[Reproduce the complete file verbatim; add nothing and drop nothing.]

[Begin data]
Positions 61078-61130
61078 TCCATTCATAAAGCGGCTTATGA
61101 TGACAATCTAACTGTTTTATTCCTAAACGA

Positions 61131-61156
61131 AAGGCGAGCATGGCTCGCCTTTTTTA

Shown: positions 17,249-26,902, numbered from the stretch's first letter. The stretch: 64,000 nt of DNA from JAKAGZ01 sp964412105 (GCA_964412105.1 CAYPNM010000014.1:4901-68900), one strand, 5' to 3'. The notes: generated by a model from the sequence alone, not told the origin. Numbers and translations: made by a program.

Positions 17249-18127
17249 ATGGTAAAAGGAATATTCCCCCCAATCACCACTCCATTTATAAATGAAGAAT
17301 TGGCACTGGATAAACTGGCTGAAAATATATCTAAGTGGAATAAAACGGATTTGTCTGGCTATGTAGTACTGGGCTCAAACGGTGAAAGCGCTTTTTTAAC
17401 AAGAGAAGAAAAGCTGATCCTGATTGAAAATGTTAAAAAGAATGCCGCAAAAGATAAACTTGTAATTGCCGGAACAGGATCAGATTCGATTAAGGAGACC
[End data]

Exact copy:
Positions 61078-61130
61078 TCCATTCATAAAGCGGCTTATGA
61101 TGACAATCTAACTGTTTTATTCCTAAACGA

Positions 61131-61156
61131 AAGGCGAGCATGGCTCGCCTTTTTTA

Shown: positions 17,249-26,902, numbered from the stretch's first letter. The stretch: 64,000 nt of DNA from JAKAGZ01 sp964412105 (GCA_964412105.1 CAYPNM010000014.1:4901-68900), one strand, 5' to 3'. The notes: generated by a model from the sequence alone, not told the origin. Numbers and translations: made by a program.

Positions 17249-18127
17249 ATGGTAAAAGGAATATTCCCCCCAATCACCACTCCATTTATAAATGAAGAAT
17301 TGGCACTGGATAAACTGGCTGAAAATATATCTAAGTGGAATAAAACGGATTTGTCTGGCTATGTAGTACTGGGCTCAAACGGTGAAAGCGCTTTTTTAAC
17401 AAGAGAAGAAAAGCTGATCCTGATTGAAAATGTTAAAAAGAATGCCGCAAAAGATAAACTTGTAATTGCCGGAACAGGATCAGATTCGATTAAGGAGACC